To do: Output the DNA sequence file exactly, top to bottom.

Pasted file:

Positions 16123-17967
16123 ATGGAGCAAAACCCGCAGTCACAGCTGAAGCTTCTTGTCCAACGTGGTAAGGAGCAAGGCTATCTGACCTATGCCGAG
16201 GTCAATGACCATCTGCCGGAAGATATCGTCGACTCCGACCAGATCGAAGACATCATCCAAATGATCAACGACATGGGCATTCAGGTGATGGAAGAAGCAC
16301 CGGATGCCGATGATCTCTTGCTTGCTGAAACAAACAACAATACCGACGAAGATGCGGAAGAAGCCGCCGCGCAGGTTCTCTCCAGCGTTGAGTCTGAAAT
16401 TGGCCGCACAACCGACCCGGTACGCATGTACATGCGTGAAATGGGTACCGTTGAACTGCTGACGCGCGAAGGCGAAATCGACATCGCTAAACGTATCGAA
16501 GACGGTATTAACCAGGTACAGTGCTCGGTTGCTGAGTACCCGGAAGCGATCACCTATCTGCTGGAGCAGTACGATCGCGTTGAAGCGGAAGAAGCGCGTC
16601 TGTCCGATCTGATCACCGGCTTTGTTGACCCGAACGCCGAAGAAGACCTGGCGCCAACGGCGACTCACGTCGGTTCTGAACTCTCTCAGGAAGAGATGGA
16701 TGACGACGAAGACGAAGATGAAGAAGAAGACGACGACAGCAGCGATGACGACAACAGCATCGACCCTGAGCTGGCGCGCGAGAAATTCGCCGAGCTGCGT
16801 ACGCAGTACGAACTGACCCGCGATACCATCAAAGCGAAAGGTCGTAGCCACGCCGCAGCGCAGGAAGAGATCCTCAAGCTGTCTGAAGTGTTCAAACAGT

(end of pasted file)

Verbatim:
Positions 16123-17967
16123 ATGGAGCAAAACCCGCAGTCACAGCTGAAGCTTCTTGTCCAACGTGGTAAGGAGCAAGGCTATCTGACCTATGCCGAG
16201 GTCAATGACCATCTGCCGGAAGATATCGTCGACTCCGACCAGATCGAAGACATCATCCAAATGATCAACGACATGGGCATTCAGGTGATGGAAGAAGCAC
16301 CGGATGCCGATGATCTCTTGCTTGCTGAAACAAACAACAATACCGACGAAGATGCGGAAGAAGCCGCCGCGCAGGTTCTCTCCAGCGTTGAGTCTGAAAT
16401 TGGCCGCACAACCGACCCGGTACGCATGTACATGCGTGAAATGGGTACCGTTGAACTGCTGACGCGCGAAGGCGAAATCGACATCGCTAAACGTATCGAA
16501 GACGGTATTAACCAGGTACAGTGCTCGGTTGCTGAGTACCCGGAAGCGATCACCTATCTGCTGGAGCAGTACGATCGCGTTGAAGCGGAAGAAGCGCGTC
16601 TGTCCGATCTGATCACCGGCTTTGTTGACCCGAACGCCGAAGAAGACCTGGCGCCAACGGCGACTCACGTCGGTTCTGAACTCTCTCAGGAAGAGATGGA
16701 TGACGACGAAGACGAAGATGAAGAAGAAGACGACGACAGCAGCGATGACGACAACAGCATCGACCCTGAGCTGGCGCGCGAGAAATTCGCCGAGCTGCGT
16801 ACGCAGTACGAACTGACCCGCGATACCATCAAAGCGAAAGGTCGTAGCCACGCCGCAGCGCAGGAAGAGATCCTCAAGCTGTCTGAAGTGTTCAAACAGT